In this world, there are two types of brains. Those brains are 1) neurotypical and 2) neurodivergent. The spectrum of neurotypes is how our brains function and process reality. Neurotypical brains make up the majority of the population, while neurodivergent brains are the minority.
Although neurodivergent means that it is divergent from what is typical for people, it does not mean that it is not normal. Seeing a doctor, a therapist, psychiatrist or using medicine will not cure a neurodivergent person, although this could be a means of support.
Being a neurodiverse human means that your brain functions differently but not incorrectly. Who you are and how you think does not need to be “fixed.” Both neurodivergent and neurotypical minds are normal parts of the human experience.
WHAT’S THE DIFFERENCE?
One of the common differences between neurodiversity and neurotypicality is what motivates a person in their behavior or how they communicate. For neurodivergent minds, attention goes toward what interests the individual or what someone is passionate about. On the other hand, neurotypical minds are motivated on the basis of what they deem important and on tribal inclusion.
When these two kinds of minds come together, conflict may ensue because they are essentially speaking different languages. Our neurotype is the lens by which we perceive our experiences and respond to stimuli in our environment. Neurodiversity may present itself in differing degrees.
COMMON DIAGNOSES FOR NEURODIVERGENT MINDS
Neurodiverse individuals can be diagnosed with disorders, while some are not diagnosed. Diagnosis may be helpful for individuals in knowing how their neurodiversity can effect interpersonal relationships and how they interact with their surroundings. Diagnosis may validate the experience you or another neurodivergent person is experiencing.
It also should be said that neurodivergent individuals are able to be undiagnosed and aware of their neurological structure. By no means is diagnosis required to identify with being neurodivergent. Just because a diagnosis for someone may be enlightening, does not mean that it will be beneficial to another person.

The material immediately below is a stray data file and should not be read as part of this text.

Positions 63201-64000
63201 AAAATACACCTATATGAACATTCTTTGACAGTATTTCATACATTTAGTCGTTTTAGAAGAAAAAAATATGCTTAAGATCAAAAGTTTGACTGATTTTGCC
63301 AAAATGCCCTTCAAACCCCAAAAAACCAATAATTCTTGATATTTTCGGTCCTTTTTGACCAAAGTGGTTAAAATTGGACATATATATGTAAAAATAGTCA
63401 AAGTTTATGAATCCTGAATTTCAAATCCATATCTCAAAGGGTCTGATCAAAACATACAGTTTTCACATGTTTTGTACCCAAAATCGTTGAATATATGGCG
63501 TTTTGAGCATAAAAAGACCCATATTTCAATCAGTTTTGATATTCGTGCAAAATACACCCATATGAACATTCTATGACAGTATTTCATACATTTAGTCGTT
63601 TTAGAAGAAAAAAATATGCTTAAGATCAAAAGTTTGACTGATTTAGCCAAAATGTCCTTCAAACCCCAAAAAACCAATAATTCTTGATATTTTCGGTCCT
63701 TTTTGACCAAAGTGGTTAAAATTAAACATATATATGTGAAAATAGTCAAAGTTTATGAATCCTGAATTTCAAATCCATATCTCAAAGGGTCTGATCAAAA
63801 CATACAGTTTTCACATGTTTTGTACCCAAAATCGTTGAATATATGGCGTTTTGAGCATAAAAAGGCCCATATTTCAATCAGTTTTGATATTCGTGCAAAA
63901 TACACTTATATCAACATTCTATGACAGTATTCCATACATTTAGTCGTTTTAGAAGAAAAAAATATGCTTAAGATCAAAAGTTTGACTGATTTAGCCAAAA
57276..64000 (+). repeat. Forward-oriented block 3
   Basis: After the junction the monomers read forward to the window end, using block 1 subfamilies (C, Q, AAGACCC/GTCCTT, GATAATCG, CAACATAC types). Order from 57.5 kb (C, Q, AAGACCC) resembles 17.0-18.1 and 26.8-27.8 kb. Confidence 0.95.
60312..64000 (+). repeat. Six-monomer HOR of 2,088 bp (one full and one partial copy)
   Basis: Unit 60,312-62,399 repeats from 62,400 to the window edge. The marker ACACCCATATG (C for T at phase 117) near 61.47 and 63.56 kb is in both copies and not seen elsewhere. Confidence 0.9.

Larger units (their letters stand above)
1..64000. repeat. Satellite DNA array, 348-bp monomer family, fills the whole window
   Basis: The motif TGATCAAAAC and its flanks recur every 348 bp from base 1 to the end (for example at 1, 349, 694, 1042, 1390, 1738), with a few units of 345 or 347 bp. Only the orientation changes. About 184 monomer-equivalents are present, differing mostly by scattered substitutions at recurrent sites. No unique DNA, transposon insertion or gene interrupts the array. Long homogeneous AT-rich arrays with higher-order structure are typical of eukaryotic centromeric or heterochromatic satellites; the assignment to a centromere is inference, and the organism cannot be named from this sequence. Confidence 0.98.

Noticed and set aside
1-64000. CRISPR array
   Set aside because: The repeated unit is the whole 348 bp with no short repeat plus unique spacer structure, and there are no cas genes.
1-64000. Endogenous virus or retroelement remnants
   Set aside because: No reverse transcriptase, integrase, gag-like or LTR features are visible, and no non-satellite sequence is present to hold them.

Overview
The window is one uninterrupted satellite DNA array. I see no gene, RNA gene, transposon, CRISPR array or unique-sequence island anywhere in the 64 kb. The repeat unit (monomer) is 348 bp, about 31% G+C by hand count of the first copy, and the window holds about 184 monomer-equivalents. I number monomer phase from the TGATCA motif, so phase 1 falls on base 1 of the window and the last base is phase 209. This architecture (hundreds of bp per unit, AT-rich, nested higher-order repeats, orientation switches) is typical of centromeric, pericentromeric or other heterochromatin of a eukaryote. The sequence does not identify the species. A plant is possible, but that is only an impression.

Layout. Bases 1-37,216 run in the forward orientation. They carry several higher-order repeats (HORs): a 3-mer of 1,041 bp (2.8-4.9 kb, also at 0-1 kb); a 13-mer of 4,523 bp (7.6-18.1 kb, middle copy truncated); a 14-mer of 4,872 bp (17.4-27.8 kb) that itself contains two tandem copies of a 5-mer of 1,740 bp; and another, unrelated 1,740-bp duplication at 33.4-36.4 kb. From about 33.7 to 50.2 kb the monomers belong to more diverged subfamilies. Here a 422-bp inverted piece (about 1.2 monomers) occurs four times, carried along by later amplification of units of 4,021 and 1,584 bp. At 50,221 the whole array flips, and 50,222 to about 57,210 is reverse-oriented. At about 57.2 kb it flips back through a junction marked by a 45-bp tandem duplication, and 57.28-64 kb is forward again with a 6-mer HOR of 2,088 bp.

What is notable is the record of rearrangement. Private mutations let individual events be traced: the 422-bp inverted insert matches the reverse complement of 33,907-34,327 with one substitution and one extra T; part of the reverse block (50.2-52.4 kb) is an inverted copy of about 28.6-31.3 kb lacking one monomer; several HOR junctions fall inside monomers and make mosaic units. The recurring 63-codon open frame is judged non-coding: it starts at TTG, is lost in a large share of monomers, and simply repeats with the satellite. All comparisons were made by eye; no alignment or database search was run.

Diagnosis of disorders, as well as identifying as neurodivergent should not be stigmatized. Person first language and not being hasty do label someone with a disorder should be maintained. Ultimately, whatever you, or any other neurodivergent feels comfortable with when it comes to terminology, should be used.
Some common disorders that hold neurodiverse populations are the autism spectrum, attention deficit hyperactivity disorder, dyslexia, obsessive compulsive disorder, and tourette syndrome. When identifying that one is neurodivergent, one of the easiest stages to watch out for markers is in adolescents. Once a person has reached adulthood, they might have learned the ability to appear neurotypical, when in fact they still see the world differently. Some girls and women are able to mimic neurotypical behavior, and may uniquely present criteria for disorders.
Neurodivergent populations are resilient, and innovative. Yet, it must be stated that they should not bear the expectation of others to try to adhere to a neurotypical brain. Neurodiversity is not a rare outlier, but a part of the human experience that should be celebrated and understood.
If you identify as neurodivergent or sense that you might be, seeking therapy may prove to be a strength and ally for you. If this is something you have never considered, we encourage you to be curious in the context of community. Mental health workers are equipped to walk beside you in your journey, and to validate your experience and beautiful mind.
We are eager to collaborate with you in creating a safe space for you to be heard. We want you to receive the care you need. Call us or make an appointment at Heartland Therapy Connection if you need help. We believe your life is worth the investment and you deserve to receive the care you need.
The Neurodivergent Woman Podcast, Episode 1: “What Is Neurodiversity?” Monique Mitchelson & Michelle Livock
The Neurodivergent Woman Podcast, Episode 2: “Getting A Diagnosis,” Monique Mitchelson & Michelle Livock
Neurodiverging Podcast, “What Is Neurodiversity? Intro To Neurodiverging,” Danielle Sullivan